Fabulous chant recordings from Beuron Abbey in full stereo
Four Christmas liturgy recordings collected together for the first time
Transfers from DGG 2535 345, Archiv 14110 APM, Archiv 198 036
7-9 September 1959 (1st Mass)
6 September 1957 (2nd Vespers)
2 September 1957 (Compline)
9-10 September 1959 (3rd Mass)
Choir of the Monks of the Benedictine Abbey of St. Martin, Beuron
Dr. Maurus Pfaff direction
FLAC and MP3 downloads include full texts
The origins of the festival marking the Nativity of the Lord are not to be found in Old Testament tradition; their impulse springs rather from Hellenistic culture. Both the Greeks and the Romans celebrated the birthdays of monarchs and other important men. The day chosen was not always the actual anniversary of birth, even if that was known, but was often a day of some other significance in connection with the personage being remembered. It was therefore natural for the early Christians to celebrate the birthday of their master; and as the real date of the Lord's birth is unknown, a day of symbolic significance had to be chosen.
During the third century a late cult of sun-worship flourished, above all in Rome. It was declared by the Roman emperor to be the state religion, and at the same time was associated with the Roman cult of the emperor. The emperor Aurelian (270-75) introduced the festival "Sol Invictus" in Rome following his victory over Palmyra in the year 274, choosing 25 December as the dies natalis Solis Invicti. This was the last great cult of Roman paganism, and it brought about the last stage in the struggle between Christianity and Roman sun-worship. One consequence of it was the existence and the liturgical form of the Christian Feast of the Nativity on 25 December. It is clear from all extant fourth-century texts that the festival of Christ's birth, celebrated on that date, was a direct answer to the festival of the pagan cult of sun-worship.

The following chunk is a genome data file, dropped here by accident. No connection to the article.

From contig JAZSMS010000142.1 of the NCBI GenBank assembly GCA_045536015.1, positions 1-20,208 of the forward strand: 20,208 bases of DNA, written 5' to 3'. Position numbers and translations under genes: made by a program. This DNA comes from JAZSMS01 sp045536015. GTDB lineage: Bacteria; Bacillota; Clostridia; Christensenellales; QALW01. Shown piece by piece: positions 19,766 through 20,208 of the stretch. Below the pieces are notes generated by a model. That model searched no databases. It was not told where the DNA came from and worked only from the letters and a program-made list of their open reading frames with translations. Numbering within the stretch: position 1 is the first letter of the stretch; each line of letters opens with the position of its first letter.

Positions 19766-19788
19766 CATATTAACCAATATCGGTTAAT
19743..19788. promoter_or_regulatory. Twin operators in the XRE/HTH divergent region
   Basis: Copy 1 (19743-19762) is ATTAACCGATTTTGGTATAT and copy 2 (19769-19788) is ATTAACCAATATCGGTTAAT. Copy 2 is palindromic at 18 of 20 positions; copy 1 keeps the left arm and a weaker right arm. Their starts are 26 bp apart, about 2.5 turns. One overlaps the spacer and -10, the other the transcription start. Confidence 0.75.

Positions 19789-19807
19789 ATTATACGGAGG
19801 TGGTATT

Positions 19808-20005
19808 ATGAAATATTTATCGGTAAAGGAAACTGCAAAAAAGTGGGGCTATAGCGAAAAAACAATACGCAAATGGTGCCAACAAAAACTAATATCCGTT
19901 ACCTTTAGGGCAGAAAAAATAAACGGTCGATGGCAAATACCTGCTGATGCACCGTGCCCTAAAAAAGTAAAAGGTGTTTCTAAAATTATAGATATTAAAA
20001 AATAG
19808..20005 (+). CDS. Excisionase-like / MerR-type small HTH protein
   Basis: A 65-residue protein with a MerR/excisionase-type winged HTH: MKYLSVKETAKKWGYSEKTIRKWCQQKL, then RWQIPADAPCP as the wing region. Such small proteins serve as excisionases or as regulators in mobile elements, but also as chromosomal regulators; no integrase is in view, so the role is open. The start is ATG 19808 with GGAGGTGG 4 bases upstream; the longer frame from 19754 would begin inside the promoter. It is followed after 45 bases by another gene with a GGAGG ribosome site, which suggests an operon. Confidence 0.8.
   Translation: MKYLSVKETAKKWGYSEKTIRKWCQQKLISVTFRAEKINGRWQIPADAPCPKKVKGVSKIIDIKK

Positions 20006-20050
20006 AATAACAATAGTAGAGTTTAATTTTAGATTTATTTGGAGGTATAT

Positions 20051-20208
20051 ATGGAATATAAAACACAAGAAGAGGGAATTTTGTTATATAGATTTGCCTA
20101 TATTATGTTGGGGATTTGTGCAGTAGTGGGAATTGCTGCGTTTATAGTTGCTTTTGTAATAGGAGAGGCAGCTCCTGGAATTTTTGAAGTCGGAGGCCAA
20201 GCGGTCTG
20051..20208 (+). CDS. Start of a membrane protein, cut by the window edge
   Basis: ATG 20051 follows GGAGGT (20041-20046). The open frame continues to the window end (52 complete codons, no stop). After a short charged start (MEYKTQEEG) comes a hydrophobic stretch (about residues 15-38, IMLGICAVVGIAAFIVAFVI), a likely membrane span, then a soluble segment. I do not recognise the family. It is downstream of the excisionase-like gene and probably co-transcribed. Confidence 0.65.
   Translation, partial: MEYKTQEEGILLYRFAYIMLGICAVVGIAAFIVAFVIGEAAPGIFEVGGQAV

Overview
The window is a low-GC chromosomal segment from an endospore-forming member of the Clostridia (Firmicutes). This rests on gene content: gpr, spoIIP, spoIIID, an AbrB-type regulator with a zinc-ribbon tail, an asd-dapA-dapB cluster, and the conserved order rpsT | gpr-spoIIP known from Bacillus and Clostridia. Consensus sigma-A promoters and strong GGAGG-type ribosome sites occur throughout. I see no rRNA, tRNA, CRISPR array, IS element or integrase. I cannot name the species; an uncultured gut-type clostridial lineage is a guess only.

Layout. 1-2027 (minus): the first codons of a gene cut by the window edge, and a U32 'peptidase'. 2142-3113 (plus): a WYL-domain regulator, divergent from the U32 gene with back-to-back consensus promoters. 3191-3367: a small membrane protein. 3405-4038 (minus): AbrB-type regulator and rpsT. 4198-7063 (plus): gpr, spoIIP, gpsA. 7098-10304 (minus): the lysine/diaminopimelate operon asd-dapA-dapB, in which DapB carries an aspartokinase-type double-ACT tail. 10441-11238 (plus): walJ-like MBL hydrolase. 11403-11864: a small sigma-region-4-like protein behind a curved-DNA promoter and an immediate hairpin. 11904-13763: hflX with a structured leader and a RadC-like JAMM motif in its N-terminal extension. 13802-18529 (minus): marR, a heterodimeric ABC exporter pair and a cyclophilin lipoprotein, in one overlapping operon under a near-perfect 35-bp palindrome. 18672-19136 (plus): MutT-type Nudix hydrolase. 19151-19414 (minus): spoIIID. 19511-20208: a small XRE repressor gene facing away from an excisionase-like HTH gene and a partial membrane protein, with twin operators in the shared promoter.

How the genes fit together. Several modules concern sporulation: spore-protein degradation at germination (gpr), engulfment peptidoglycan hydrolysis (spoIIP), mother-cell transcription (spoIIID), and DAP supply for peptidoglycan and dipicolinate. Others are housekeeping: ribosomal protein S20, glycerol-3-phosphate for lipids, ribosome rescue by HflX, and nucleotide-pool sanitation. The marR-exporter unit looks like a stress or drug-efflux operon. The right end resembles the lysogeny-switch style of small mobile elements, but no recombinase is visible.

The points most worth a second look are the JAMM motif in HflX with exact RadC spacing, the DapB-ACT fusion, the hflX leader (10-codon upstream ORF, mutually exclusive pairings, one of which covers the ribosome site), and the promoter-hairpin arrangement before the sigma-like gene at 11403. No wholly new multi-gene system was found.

The Christmas Liturgy has been distinguished since the sixth century by three celebrations of the Mass. The third of these Masses is the oldest. The historical origin of the first Mass of Christmas may well be found in the Church of Jerusalem, where the festival of the Lord's Birth was celebrated at night in the Church of the Nativity at Bethlehem. This practice, reminiscent of the Statio ad Sanctum Mariam maiorem ad Praesepe, was copied at Rome.
The liturgical celebration of Christmas contains both a First Vespers on Christmas Eve [available as PACO 014, from a 1952 Beuron Abbey recording], and a Second Vespers next day, bringing the Feast to a conclusion. The former refers to "Him who is to come", the latter to the fulfillment of this hope in the Birth of the Saviour. Vespers itself, the evening prayer of the Church, is of very ancient origin, with its beginnings in fact traceable to the Old Law (Ps. 140, 2).
Compline (Completa, Completorium) is the last of the Day Hours. It is of monastic origin, and was already known to Basil the Great around 360 A. D. In the West, the earliest evidence we have of it dates from the 5th century. Southern Gaul was acquainted with it in the 6th century, and the Rule of St. Benedict from the same period regards it as generally known. Since the time of Charlemagne it has been obligatory for the secular clergy as well. Monastic Compline is simpler than the Roman form, the latter being more closely related to the office of the day. Like the monastic it consists of two main parts: an Introduction, comparable to the "chapter" section of Prime, and the remainder which is properly a choral office
Dr. Maurus Pfaff (excerpts from LP sleevenotes)
Notes on the recordings:
This release, bringing together for the first time the three major strands of Christmas liturgy recorded in the late 1950s by the monks of St. Martin's Archabbey, Beuron, is marred only by the switch from mono to stereo between the first recording, of the Second Vespers and Compline, and the two later recordings of the First and Third Mass. In all cases the recordings themselves are exemplary, capturing clearly the diction throughout whilst retaining the fabulous acoustics of Beuron Abbey to create a real sense of atmosphere and space.
I have used Ambient Stereo processing to help to recreate the space missing from the mono recording, spreading the reverberation of Beuron Abbey across the stereo soundstage whilst retaining the mono image of the singers. I've also been able to "help" a few rough edits in the original tapes, and noted that the half-track stereo tapes produced considerably higher hiss than their earlier, full-track mono counterparts, something that has been largely remedied by digital noise reduction.
Overall, however, I'm pleased to report that the high quality of the original source recording left me with little more to do.